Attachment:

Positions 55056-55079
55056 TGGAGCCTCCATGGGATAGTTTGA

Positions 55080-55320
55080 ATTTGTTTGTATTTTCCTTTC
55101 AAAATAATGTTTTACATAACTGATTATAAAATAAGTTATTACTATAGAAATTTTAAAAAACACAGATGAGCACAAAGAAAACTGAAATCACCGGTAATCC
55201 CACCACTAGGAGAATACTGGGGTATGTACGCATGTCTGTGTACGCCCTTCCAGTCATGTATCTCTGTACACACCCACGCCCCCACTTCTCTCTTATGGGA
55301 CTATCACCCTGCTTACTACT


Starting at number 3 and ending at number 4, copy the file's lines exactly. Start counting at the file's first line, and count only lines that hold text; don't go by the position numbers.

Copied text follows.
Positions 55080-55320
55080 ATTTGTTTGTATTTTCCTTTC